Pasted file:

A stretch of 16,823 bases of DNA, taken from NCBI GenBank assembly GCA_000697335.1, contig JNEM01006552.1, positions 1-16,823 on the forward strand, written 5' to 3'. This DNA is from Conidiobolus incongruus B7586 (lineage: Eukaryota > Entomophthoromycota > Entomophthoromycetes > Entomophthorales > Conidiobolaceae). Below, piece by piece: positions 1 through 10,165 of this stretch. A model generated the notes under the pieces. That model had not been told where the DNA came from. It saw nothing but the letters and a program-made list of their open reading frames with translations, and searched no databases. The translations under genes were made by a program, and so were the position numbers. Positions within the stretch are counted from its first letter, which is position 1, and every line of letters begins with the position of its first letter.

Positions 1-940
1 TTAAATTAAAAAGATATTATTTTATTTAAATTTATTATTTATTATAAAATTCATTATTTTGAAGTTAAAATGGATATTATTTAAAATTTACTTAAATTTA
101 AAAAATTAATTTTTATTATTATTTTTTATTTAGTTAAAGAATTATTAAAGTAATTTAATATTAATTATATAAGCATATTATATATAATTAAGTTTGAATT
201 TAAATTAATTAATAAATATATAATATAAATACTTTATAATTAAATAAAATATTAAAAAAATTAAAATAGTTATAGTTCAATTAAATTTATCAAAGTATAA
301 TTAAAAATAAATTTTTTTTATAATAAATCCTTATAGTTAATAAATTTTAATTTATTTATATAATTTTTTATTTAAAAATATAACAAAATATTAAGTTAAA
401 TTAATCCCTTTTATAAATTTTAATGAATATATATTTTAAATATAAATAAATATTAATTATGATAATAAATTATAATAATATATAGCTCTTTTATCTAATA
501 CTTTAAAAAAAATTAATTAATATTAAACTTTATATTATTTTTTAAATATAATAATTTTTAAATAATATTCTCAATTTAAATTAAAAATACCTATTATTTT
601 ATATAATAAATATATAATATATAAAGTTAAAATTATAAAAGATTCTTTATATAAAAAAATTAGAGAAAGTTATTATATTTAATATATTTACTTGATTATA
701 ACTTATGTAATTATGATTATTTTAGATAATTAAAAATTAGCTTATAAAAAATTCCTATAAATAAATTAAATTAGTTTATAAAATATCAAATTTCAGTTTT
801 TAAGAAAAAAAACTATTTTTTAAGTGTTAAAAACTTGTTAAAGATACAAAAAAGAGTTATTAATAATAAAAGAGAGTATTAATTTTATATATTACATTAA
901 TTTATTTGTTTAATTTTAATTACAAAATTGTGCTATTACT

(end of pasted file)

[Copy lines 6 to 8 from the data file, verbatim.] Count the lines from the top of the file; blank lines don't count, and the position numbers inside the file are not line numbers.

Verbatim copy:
301 TTAAAAATAAATTTTTTTTATAATAAATCCTTATAGTTAATAAATTTTAATTTATTTATATAATTTTTTATTTAAAAATATAACAAAATATTAAGTTAAA
401 TTAATCCCTTTTATAAATTTTAATGAATATATATTTTAAATATAAATAAATATTAATTATGATAATAAATTATAATAATATATAGCTCTTTTATCTAATA
501 CTTTAAAAAAAATTAATTAATATTAAACTTTATATTATTTTTTAAATATAATAATTTTTAAATAATATTCTCAATTTAAATTAAAAATACCTATTATTTT